UNIVERSITY OF THE WESTERN CAPE

Department of Computer Science

Articles

CSC212 is a second semester course comprising two modules: Computer Architecture and Algorithms & Complexity, spanning 13 weeks of lectures and/or contact hours with lecturers.

 

1. LECTURERS

Mr. Reginald Dods (RD)                     (This email address is being protected from spambots. You need JavaScript enabled to view it.)

 

A/Prof. Antoine Bagula (AB)              (This email address is being protected from spambots. You need JavaScript enabled to view it.)

 

Dr. Omowunmi Isafiade (OI)              (This email address is being protected from spambots. You need JavaScript enabled to view it.)

 

All queries about lectures should be addressed to the lecturer concerned. All queries about the running of practicals and tutorials should be addressed to the Teaching Assistants, lecturers could also be approached regarding missed tests and if the Teaching Assistant cannot help.

 

2. TEACHING ASSISTANTS (TA)

Mr. André Henney                             (This email address is being protected from spambots. You need JavaScript enabled to view it.)

Mr. Allie Mogammad Toufeeq              (This email address is being protected from spambots. You need JavaScript enabled to view it.)

Andries Kruger                           (This email address is being protected from spambots. You need JavaScript enabled to view it.)

Your TA can help on the running of tutorials/practicals, marking of assignments and tests and general questions about the course.

 

3. BOOKS

 

Prescribed (required):

  • Computer Organization & Architecture, Global Edition, 10/E, by William Stallings, Publisher-Pearson . ISBN: 9781292096858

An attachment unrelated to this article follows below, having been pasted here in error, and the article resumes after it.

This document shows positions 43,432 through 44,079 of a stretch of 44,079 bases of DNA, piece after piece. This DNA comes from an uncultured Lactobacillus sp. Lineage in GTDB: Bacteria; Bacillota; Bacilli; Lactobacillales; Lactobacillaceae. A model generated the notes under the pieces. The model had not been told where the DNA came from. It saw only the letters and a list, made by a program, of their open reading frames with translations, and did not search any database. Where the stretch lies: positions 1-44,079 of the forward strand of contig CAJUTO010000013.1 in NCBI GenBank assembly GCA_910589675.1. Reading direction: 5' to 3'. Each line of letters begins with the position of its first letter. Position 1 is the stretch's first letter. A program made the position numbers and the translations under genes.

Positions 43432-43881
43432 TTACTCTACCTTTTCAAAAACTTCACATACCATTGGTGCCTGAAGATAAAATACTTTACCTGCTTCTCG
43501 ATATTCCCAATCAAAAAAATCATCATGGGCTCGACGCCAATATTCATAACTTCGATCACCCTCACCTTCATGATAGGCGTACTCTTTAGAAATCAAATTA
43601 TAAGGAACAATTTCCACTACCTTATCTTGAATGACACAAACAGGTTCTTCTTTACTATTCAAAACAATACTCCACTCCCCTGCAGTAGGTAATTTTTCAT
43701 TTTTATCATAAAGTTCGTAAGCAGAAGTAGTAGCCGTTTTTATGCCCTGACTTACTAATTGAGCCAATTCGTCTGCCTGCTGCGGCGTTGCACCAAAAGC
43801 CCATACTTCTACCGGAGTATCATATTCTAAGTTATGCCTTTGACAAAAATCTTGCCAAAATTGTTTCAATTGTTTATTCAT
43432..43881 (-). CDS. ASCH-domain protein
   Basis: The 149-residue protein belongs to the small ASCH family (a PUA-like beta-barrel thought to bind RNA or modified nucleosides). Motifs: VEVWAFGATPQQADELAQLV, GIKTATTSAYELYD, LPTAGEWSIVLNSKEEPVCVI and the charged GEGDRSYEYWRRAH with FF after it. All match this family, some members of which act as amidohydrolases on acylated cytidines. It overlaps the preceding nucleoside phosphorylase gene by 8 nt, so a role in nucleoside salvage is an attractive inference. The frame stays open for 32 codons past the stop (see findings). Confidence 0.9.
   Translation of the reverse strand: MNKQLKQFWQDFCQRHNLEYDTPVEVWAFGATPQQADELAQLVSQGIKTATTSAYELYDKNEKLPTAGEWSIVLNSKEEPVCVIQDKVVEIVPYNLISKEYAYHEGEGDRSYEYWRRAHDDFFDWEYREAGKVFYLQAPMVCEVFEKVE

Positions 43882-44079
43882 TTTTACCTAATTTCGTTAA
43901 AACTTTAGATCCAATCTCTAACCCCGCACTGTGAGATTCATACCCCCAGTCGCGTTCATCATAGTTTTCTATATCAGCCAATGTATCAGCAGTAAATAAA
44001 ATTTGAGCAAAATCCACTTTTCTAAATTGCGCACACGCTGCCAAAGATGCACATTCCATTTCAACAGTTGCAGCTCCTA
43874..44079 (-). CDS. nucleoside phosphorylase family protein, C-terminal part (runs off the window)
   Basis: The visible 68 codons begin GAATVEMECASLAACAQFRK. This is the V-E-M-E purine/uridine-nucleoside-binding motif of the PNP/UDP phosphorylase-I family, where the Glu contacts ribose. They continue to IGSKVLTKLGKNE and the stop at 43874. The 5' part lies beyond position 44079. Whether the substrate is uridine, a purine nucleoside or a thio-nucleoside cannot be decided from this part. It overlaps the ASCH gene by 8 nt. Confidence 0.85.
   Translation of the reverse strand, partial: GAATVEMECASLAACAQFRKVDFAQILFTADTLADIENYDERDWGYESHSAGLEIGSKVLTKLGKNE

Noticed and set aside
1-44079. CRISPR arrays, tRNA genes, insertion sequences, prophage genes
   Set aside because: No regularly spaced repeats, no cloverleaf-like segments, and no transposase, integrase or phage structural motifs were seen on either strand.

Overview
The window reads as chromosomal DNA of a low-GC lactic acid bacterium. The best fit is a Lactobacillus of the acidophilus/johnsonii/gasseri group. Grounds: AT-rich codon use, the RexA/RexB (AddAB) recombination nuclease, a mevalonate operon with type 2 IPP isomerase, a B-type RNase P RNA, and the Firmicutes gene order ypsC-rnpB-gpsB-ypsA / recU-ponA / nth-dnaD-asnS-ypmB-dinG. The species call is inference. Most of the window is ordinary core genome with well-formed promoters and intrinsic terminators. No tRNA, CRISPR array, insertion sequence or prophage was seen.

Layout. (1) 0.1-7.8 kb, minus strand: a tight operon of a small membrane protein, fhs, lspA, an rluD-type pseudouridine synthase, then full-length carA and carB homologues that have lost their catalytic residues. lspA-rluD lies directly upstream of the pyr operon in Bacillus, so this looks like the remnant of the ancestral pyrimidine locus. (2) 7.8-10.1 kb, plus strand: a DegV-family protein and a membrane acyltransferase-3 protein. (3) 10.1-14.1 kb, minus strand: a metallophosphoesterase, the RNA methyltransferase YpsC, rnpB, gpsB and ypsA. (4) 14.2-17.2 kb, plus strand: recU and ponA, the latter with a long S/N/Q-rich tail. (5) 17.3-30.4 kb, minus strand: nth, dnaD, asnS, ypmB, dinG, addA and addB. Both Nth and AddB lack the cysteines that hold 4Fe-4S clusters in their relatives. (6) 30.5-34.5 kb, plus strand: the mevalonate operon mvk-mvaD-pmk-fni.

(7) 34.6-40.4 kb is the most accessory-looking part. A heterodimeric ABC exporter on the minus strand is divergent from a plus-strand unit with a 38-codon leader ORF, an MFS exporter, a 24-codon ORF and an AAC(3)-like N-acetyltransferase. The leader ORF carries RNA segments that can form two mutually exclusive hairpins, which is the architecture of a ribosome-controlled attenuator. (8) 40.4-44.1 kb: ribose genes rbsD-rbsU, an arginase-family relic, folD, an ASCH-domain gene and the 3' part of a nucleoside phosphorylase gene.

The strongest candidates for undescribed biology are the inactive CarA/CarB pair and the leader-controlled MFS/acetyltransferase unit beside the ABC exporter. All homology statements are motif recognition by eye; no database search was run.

• Notes will be available from the Department or the Department Web pages. Additional web resources will be provided if/when required.

 

Purchase:

  • Books are obtainable at: Campus Books, Juta, Atlas or Van Schaik

  • Books are also available on the reserve shelf of the UWC Library

 

4. SYLLABUS

Algorithms and Complexity                        RD

This course is the culmination of the study of Data Structures and their Algorithms. It is an introduction to Algorithms and their Complexity and their efficient implementation for manipulating data structures. The implementation language is Java and many examples in Java are developed in the practicals. The time and space complexity of algorithms are studied and the student should have a good grasp of the space and time efficiency of algorithms. The student should: (1) be able to verify the correctness of algorithms by induction proofs; (2) understand loop invariants; (3) calculate the asymptotic bounds for algorithms; (4) implement algorithms for manipulating data structures to execute efficiently on computing machinery; and (5) reproduce algorithms under examination conditions; and (6) understand what is meant by computability; (7) What do N = NP? or N ≠ NP mean?

NB: For more info on Algorithms and Complexity please visit this link: http://cs.uwc.ac.za/~regdodds/index.html

Computer Architecture                           OI & AB

This is a practical and discussion-oriented introduction to high-level concepts in modern computer architecture. Topics include: assembler; principles and implementation of CPU architecture; pipelining; multicore architectures; caching; virtualization; CPU/memory performance; storage and RAID; flash memory; and USB.